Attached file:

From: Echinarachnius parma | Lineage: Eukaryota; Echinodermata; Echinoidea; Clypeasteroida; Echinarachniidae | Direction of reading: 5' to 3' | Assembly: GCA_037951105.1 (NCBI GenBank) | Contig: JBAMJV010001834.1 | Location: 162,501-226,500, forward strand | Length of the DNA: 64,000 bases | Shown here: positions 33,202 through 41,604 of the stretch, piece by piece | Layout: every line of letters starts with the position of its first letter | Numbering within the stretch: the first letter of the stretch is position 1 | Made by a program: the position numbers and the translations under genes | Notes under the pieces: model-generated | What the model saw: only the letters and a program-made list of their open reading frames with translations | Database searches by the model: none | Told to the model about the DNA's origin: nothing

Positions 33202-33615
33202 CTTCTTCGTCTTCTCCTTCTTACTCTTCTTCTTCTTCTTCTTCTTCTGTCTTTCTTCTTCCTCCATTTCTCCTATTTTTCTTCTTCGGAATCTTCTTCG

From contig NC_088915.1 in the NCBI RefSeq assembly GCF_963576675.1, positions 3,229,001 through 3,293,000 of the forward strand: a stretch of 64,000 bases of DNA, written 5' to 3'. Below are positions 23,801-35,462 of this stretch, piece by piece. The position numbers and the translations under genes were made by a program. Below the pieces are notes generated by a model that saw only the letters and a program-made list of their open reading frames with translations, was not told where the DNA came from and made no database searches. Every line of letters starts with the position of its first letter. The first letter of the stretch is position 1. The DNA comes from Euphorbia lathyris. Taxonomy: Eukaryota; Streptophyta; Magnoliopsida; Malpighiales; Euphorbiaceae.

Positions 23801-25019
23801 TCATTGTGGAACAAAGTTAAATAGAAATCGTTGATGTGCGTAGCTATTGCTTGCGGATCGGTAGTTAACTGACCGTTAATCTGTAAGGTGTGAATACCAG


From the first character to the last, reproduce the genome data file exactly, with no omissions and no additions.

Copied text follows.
From: Echinarachnius parma | Lineage: Eukaryota; Echinodermata; Echinoidea; Clypeasteroida; Echinarachniidae | Direction of reading: 5' to 3' | Assembly: GCA_037951105.1 (NCBI GenBank) | Contig: JBAMJV010001834.1 | Location: 162,501-226,500, forward strand | Length of the DNA: 64,000 bases | Shown here: positions 33,202 through 41,604 of the stretch, piece by piece | Layout: every line of letters starts with the position of its first letter | Numbering within the stretch: the first letter of the stretch is position 1 | Made by a program: the position numbers and the translations under genes | Notes under the pieces: model-generated | What the model saw: only the letters and a program-made list of their open reading frames with translations | Database searches by the model: none | Told to the model about the DNA's origin: nothing

Positions 33202-33615
33202 CTTCTTCGTCTTCTCCTTCTTACTCTTCTTCTTCTTCTTCTTCTTCTGTCTTTCTTCTTCCTCCATTTCTCCTATTTTTCTTCTTCGGAATCTTCTTCG

From contig NC_088915.1 in the NCBI RefSeq assembly GCF_963576675.1, positions 3,229,001 through 3,293,000 of the forward strand: a stretch of 64,000 bases of DNA, written 5' to 3'. Below are positions 23,801-35,462 of this stretch, piece by piece. The position numbers and the translations under genes were made by a program. Below the pieces are notes generated by a model that saw only the letters and a program-made list of their open reading frames with translations, was not told where the DNA came from and made no database searches. Every line of letters starts with the position of its first letter. The first letter of the stretch is position 1. The DNA comes from Euphorbia lathyris. Taxonomy: Eukaryota; Streptophyta; Magnoliopsida; Malpighiales; Euphorbiaceae.

Positions 23801-25019
23801 TCATTGTGGAACAAAGTTAAATAGAAATCGTTGATGTGCGTAGCTATTGCTTGCGGATCGGTAGTTAACTGACCGTTAATCTGTAAGGTGTGAATACCAG